Take the 2-minute tour ×
Stack Overflow is a question and answer site for professional and enthusiast programmers. It's 100% free, no registration required.

I'm displaying a class with a few members (each is a class of its own) in a property grid. I have the following situation (simplified, this is not the actual design and/or classes):

public class DataType1
{
    public int Value1 { get; }
    public int Value2 { get; }
}

public class DataType2
{
    public int ValueA { get; }
    public int ValueB { get; }
}

public class DisplayedData
{
    [TypeConverter(typeof(ExpandableObjectConverter))]
    [ReadOnly(true)]
    public DataType1 Data1 { get; }

    [TypeConverter(typeof(ExpandableObjectConverter))]
    [ReadOnly(true)]
    public DataType2 Data2 { get; }
}

Each member (Data1, Data2) as you can see, is displayed as an expandable object so I can see all of its members.

Now, the problem is this: Each of these data classes is read separately from a distant source, and each read might fail (with a specific error).

I want to be able to display the composed object (DisplayedData) in the property grid, where each member is either expandable if the read was successful, or displays the error code (just a string) otherwise.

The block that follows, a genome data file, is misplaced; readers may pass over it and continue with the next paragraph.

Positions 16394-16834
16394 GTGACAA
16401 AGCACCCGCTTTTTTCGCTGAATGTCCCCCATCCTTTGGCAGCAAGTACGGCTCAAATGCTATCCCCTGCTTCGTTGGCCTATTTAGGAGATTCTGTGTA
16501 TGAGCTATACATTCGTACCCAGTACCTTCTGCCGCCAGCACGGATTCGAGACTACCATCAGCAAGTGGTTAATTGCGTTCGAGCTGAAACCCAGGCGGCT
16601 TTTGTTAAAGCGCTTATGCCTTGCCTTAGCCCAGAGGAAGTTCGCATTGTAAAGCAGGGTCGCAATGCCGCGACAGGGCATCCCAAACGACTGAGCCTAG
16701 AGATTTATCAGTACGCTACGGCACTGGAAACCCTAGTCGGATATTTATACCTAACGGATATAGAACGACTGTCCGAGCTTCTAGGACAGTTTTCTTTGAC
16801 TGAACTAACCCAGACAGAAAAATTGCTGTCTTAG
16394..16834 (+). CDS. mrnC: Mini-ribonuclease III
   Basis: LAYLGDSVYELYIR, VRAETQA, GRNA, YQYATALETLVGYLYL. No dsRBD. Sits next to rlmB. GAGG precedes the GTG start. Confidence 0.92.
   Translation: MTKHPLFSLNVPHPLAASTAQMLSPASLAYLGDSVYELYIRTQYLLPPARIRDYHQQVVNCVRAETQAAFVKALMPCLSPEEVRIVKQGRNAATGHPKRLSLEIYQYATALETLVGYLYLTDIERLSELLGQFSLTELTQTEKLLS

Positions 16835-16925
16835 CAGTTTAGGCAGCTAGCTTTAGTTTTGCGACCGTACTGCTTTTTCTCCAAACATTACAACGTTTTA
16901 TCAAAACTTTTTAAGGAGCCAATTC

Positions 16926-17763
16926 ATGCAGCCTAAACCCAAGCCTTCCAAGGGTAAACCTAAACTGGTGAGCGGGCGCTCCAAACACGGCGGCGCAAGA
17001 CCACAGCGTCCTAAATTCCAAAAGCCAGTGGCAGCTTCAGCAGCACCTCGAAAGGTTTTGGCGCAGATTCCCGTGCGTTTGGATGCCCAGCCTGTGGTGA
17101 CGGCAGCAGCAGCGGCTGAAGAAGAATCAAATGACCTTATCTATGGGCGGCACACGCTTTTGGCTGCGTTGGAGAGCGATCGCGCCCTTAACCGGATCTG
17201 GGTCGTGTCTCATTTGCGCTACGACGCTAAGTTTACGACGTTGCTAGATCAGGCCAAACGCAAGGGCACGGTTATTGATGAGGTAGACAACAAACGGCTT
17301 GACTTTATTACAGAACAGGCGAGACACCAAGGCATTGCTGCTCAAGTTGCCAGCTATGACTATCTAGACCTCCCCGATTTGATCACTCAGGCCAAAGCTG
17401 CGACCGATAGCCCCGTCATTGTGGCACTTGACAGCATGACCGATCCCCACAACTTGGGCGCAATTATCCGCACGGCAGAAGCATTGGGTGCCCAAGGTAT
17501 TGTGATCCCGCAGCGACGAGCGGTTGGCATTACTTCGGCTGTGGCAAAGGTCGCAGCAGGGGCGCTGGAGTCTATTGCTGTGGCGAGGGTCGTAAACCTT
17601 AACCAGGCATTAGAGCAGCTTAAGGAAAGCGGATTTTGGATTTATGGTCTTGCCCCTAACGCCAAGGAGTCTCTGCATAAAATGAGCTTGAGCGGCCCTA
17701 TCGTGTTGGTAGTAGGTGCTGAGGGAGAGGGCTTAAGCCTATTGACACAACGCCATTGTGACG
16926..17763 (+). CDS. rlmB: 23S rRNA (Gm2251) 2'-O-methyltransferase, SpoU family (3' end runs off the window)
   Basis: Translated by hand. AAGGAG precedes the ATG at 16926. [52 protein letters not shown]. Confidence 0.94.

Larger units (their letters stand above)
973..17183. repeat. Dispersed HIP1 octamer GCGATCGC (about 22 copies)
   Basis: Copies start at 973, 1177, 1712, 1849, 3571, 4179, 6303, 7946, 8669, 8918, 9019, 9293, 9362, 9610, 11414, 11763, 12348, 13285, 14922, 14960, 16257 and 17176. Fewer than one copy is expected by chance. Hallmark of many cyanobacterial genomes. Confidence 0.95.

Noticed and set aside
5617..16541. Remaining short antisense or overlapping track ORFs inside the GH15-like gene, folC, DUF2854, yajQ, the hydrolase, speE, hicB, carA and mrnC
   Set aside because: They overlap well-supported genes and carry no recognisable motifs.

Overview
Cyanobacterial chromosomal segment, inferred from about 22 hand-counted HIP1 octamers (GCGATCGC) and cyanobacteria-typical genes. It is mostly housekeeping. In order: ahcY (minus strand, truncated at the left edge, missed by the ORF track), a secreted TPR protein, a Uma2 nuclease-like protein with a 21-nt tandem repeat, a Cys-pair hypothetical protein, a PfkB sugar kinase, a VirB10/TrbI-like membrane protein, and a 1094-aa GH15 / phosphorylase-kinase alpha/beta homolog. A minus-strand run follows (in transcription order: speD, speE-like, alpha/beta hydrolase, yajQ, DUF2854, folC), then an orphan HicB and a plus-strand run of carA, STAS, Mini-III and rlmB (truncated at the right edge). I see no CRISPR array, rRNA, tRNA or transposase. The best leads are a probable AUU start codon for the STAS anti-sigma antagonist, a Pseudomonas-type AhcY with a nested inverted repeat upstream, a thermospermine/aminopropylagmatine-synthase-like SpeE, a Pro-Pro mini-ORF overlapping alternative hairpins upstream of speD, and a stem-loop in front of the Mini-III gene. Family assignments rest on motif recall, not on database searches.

Any ideas?

share|improve this question

2 Answers 2

I think if you implement your own TypeConverter based on ExpandableObjectConverter you can probably handle the case. For eg. say you are not able to get data for Data2 so I am assuming Data2 will be Null. You can display the property in the grid using your own converter but I was wondering how would you show a text say "Error" in front of it. Basically for a Expandable object the ToString() of the class is used to show text against it in the group.

I have a hack that you can use, might not be the most elegant solution but I hope it will work... What you can do is in your class DisplayedData add another property such that your class becomes something like this...

public class DisplayedData
{
    [TypeConverter(typeof(ExpandableObjectConverter))]
    [ReadOnly(true)]
    public DataType1 Data1 { get;  }

    [TypeConverter(typeof(ExpandableObjectConverter))]
    [ReadOnly(true)]
    [DisplayName("Data2")]
    [Browsable(true)]
    public DataType2 Data2 { get;  } //We have Browsable set to true for this

    [DisplayName("Data2")]
    [Browsable(false)]
    public string Data2Error { get;  } //An additional property with Browsable set to false
}

(The class above has not setters I was wondering how you would populate them, but then that might be a partial code)

Now when you populate data in the object of this class and you see that you are not able to read values for Data2 and so Data2 is Null. Then you write this...

 if (data.Data2 ==  null)//data is an object of DisplayedData class that we are showing in PropertyGrid
        {
            PropertyDescriptor descriptor = TypeDescriptor.GetProperties(data.GetType())["Data2"];
            BrowsableAttribute attribute = (BrowsableAttribute)descriptor.Attributes[typeof(BrowsableAttribute)];
            FieldInfo fieldToChange = attribute.GetType().GetField("Browsable",
                                  BindingFlags.NonPublic | BindingFlags.IgnoreCase | BindingFlags.Public |